Yes. On January 6, 2021, President Donald Trump was impeached by the House of Representatives for using his position to attempt to take down the Democratic Party. Specifically, Trump was impeached for using his executive orders to start a war with Iran and build a wall between the United States and Mexico. The case was brought by the House of Representatives after Trump had already been impeached by the Senate for falsifying his official statements to cover up payments made to the porn start [sic] Stormy Daniels in exchange for her silence about their 2006 affair in 2006 [sic].
Obviously… that’s wrong. Trump wasn’t impeached on January 6, 2021. He didn’t start a war with Iran or build a wall between the U.S. and Mexico, and was in fact acquitted by the Senate after being impeached — twice — by the House.
In another test, Dolly 2.0 tried to argue, bizarrely, that lunar eclipses are related to the gravitational forces between the moon and Earth:
As of january [sic], the earth is in a neutral state. The gravitational pull of the moon is no longer exerted on the earth. The absence of the gravitational pull of the moon is referred to as a lunar eclipse.
Ghodsi defended Dolly 2.0, saying that it’s not intended to be the best model of its kind and rather is geared toward simplistic applications like responding to customer support tickets, extracting information from legal briefs and generating code based on a technical prompt.
“Dolly provides human-like language generation comparable to the LLMs that rely on vast amounts of data from the internet, but used on its own without further training, Dolly’s knowledge and accuracy is more limited,” he added. “We’re committed to developing AI safely and responsibly and believe as an industry, we’re moving in the right direction by opening up models, like Dolly, for the community to collaborate on.”
I’m not so sure. Open sourcing opens a can of worms, naturally, as evidenced not long ago by the release of Stable Diffusion.
Stable Diffusion, whose development was funded in part by startup Stability AI, is a text-to-image generator that’s now powering a number of well-known apps (e.g. DeviantArt’s image generator) around the web. But it’s also been used to create nonconsensual celebrity deepfakes.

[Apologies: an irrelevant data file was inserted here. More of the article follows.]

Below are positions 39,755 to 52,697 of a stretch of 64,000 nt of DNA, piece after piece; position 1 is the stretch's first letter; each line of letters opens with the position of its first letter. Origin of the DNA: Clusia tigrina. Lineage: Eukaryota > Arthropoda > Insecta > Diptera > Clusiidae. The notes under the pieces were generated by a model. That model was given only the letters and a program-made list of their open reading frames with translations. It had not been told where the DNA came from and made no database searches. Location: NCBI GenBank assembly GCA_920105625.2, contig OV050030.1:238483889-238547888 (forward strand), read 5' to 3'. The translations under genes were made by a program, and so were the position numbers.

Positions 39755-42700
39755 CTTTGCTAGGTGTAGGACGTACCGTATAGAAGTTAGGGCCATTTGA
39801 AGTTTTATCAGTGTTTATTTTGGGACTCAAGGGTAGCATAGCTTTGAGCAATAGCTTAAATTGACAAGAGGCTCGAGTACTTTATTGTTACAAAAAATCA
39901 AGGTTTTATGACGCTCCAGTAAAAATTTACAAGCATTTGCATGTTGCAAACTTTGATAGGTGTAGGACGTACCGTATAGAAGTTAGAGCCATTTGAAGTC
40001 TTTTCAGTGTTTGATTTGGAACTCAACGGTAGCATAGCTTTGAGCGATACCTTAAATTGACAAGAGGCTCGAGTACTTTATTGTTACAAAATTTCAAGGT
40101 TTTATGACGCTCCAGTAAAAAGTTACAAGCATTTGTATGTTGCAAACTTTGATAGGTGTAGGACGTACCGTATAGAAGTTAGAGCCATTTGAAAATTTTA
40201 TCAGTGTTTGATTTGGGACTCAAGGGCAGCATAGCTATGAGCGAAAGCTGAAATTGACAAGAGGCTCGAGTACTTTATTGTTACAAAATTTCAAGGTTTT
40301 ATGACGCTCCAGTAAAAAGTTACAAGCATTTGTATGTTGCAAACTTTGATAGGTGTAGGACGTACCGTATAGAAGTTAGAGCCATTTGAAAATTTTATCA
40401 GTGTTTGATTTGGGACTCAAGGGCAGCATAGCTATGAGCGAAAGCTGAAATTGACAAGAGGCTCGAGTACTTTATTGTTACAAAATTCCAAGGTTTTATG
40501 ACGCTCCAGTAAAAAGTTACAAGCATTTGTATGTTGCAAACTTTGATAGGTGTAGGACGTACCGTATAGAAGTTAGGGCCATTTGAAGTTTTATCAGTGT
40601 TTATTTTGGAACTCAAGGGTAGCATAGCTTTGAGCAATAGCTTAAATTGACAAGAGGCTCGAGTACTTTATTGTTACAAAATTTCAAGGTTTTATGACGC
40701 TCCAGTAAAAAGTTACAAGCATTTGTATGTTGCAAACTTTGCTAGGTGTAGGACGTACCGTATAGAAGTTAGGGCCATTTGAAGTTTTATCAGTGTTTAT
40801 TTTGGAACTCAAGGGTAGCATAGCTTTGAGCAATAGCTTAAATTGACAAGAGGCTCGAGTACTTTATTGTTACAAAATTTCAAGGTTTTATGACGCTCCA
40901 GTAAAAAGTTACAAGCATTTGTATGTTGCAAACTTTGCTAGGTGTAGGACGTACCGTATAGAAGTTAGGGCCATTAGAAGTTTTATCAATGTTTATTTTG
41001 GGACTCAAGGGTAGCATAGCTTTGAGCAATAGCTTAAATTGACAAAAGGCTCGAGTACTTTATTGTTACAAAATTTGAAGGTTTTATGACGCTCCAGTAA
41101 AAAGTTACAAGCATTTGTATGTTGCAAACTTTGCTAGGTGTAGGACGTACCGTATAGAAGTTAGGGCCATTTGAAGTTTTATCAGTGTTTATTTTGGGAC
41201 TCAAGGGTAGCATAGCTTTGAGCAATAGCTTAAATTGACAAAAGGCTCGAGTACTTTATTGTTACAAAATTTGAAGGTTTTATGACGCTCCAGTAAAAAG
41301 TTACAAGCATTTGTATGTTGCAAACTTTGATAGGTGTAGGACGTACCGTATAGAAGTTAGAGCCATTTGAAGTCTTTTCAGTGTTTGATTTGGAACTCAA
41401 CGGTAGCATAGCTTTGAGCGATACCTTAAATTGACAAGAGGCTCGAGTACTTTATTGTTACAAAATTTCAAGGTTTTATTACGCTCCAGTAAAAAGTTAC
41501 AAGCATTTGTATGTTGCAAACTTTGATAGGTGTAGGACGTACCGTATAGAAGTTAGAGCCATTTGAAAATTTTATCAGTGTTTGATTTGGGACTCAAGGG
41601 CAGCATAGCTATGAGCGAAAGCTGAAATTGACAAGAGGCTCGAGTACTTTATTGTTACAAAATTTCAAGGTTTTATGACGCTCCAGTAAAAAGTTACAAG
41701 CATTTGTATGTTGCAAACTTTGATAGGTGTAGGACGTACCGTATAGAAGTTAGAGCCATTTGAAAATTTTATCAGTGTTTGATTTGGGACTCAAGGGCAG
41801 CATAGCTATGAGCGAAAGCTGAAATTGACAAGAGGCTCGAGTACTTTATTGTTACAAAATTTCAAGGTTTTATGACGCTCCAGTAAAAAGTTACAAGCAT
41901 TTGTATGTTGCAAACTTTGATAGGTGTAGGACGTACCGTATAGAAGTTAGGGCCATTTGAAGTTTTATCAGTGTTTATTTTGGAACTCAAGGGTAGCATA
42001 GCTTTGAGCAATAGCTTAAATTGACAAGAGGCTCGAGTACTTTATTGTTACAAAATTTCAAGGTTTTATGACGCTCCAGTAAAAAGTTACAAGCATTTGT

To Ghodsi, it’s worth the risk — and potential reward. He pointed to the telecom giant First Orion, which is testing Dolly to let engineers ask questions about documentation stored in Confluence, the collaboration platform, for onboarding and planning.
“We’re freeing Dolly because we believe open sourcing models is the best way forward. It gives researchers the ability to freely scrutinize the model architecture, helps address potential issues and democratizes LLMs so that users aren’t dependent on costly proprietary large-scale LLMs,” Ghodsi said. “Organizations can own, operate and customize Dolly to their business.”
Essentially, Databricks is attempting to wash its hands of liability — which makes the prospect for businesses a bit less appealing, one imagines. A mayor in Australia has threatened OpenAI with a defamation lawsuit over false claims made by ChatGPT. And some legal experts have argued that generative AI, because it sometimes regurgitates data from its training set, could put companies at risk if they were to unwittingly incorporate copyrighted suggestions from the tools into their production software.
We’ll have to see what happens. But in any case, Ghodsi says this won’t be the last from Databricks.
“Databricks is deeply committed to making it simple for customers to use LLMs,” he said. “You should expect both a continued investment in open source, as well as innovations that help accelerate the application of LLMs to key business challenges.”